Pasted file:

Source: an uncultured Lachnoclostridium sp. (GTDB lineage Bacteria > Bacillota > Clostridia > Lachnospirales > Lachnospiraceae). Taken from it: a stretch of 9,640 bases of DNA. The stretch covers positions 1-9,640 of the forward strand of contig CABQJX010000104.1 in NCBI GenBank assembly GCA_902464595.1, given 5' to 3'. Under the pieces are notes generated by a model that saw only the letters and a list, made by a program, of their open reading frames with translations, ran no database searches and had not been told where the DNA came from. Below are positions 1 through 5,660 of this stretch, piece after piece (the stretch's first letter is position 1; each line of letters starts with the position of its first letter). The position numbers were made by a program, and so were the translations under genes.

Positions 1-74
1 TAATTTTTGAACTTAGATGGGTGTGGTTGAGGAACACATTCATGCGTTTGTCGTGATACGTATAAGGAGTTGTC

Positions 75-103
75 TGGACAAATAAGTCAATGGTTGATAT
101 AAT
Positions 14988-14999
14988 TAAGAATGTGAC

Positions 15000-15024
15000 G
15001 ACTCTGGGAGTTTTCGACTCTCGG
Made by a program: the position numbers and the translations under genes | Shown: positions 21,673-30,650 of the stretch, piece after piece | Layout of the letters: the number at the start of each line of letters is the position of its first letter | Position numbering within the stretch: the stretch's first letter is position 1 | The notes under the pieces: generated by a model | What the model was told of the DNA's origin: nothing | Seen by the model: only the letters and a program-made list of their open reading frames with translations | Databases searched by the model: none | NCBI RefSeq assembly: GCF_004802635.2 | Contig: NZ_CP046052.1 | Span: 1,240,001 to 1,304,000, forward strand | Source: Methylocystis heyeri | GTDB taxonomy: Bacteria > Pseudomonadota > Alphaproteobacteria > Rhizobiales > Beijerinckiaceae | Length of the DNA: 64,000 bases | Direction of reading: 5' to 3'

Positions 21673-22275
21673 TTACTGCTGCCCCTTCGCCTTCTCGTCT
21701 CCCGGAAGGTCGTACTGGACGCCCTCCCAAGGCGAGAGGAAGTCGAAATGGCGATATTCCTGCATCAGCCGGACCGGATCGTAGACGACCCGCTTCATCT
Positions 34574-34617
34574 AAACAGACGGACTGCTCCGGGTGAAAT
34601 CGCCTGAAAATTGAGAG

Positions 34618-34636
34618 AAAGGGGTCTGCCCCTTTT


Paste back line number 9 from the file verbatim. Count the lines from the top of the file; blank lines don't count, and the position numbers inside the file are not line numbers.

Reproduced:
Positions 15000-15024